932312 Procaine (Novocaine)

    932313 Tetracaine (Dikain)

    932314 Trimecaine

    932319 Bupivacaine

    932319 Articaine

    932315 Anilocaine

    932332 Acetylcysteine ​​

    932336 Bromhexine

    (codes 932319, 932319, 932315, 932332, 932336 introduced by

    Decree of the Government of the Russian Federation of 20.05.99 N 546)

    Coating, absorbent, binding agents

    932321 Vikair

    932321 Vikalin

    932321 Basic bismuth nitrate

    932451 Nicometamide (Nikodin)

    932284 Ranitidine hydrochloride

    931888 Remagel

    931888 Sukralfat (Venter)

    931891 Activated carbon

    932284 Famotidine

    931891 Enterosorbent

    932238 Pirenzepine

    933763 Omeprazole

    932292 Dalargin

    (codes 932238, 933763, 932292 introduced by Government Decree

    RF from 20.05.99 N 546)

    Products containing essential oils, irritating

    nerve endings of the skin, muscles and mucous membranes,

    bitterness and preparations containing ammonia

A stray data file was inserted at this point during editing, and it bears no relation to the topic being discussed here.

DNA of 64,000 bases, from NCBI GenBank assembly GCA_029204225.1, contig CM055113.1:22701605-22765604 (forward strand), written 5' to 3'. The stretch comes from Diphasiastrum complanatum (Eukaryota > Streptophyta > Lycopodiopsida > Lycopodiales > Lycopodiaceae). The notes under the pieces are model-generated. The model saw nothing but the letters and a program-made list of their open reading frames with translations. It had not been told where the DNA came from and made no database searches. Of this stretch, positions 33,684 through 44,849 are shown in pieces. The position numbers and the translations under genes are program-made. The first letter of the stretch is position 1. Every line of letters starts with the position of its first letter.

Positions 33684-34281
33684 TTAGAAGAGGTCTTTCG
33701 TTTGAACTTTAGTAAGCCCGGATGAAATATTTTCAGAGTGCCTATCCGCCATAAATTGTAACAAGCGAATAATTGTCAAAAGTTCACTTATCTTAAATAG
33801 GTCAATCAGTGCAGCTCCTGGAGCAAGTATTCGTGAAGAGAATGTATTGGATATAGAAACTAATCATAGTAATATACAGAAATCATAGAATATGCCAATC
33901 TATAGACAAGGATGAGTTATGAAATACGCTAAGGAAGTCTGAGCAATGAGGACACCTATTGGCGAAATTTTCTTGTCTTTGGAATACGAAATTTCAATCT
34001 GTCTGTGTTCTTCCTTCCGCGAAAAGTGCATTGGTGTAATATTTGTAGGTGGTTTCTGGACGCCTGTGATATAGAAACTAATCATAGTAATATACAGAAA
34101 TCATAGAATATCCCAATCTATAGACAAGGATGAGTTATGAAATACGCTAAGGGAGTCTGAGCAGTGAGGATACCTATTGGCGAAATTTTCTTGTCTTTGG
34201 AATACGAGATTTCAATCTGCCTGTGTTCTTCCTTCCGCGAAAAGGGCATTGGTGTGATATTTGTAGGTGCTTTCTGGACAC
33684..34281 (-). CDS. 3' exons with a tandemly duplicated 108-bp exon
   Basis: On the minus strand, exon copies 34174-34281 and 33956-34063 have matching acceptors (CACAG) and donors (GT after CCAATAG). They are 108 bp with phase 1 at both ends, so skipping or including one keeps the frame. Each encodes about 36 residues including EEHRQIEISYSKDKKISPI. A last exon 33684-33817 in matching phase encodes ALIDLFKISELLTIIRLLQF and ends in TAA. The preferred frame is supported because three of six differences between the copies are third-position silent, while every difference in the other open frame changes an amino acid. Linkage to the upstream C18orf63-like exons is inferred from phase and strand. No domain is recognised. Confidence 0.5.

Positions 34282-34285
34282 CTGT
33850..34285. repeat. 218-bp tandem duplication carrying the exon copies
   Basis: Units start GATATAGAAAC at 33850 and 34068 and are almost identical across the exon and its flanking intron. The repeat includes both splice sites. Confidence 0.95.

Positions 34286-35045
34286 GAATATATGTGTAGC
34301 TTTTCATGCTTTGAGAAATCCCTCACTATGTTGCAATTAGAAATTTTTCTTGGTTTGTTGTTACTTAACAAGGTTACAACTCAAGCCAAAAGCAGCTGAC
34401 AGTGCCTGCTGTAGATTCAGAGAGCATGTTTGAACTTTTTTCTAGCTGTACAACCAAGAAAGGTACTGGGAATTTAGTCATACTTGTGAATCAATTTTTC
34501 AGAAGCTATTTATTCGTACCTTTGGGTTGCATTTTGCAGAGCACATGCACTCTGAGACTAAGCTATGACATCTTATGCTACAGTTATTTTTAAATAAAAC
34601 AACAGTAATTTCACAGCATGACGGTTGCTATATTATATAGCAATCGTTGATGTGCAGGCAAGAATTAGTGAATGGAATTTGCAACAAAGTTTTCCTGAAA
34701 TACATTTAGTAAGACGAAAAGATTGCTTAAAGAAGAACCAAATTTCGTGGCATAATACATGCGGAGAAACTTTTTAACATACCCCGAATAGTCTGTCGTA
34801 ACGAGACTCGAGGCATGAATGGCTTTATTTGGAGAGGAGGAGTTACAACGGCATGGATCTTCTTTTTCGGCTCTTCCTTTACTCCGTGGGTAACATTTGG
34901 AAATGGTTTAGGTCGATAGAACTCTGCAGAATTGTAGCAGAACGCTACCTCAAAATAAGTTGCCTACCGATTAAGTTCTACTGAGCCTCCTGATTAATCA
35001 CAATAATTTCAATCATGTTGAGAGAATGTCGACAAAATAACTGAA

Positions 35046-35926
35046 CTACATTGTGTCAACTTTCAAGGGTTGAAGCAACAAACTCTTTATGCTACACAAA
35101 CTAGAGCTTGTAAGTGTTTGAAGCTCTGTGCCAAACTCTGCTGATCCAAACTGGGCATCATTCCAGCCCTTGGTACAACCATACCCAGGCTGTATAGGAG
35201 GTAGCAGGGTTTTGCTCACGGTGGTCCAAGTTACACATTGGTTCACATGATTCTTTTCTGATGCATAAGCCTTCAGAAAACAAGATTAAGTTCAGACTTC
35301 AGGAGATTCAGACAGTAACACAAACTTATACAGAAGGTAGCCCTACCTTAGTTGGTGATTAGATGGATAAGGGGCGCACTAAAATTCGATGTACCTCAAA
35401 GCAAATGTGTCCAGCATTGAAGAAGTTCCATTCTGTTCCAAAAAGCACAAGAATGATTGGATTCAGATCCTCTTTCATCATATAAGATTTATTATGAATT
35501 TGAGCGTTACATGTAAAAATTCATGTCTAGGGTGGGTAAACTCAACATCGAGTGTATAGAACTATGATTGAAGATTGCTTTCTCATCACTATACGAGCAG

936279 Validol


    932344 Bisacodyl

    936236 Senna, senna extract

    937343 Senna leaves

    Cardiac glycosides of adonis, foxglove, strophanthus

    936312 Digoxin

    936821 Korglikon

    936815 Lanatoside C (Celanide)

    936823 Strofantin K

    Antiarrhythmic drugs

    932423 Asparkam

    932482 Moracizin (Etmozin)

    932426 Procainamide (Novocainamide)

    932269 Propranolol (Anaprilin) ​​

    932424 Etatsizin

    932269 Metoprolol

    932424 Propafenone

    932269 Sotalol

    936763 Quinidine

    (codes 932269, 932424, 932269, 936763 were introduced by Decree

    of the Government of the Russian Federation of 20.05.99 N 546)

    Antispasmodic and antihypertensive drugs

    936773 Aimalicin (Raunatin)

    932269 Atenolol

    932415 Bendazol (Dibazol)

    932487 Verapamil

    932411 Drotaverine hydrochloride (No-shpa)

    932424 Isosorbit dinitrate (Nitrosorbide)

    932589 Inosine (Riboxin)

    932485 Clonidine (Clonidine)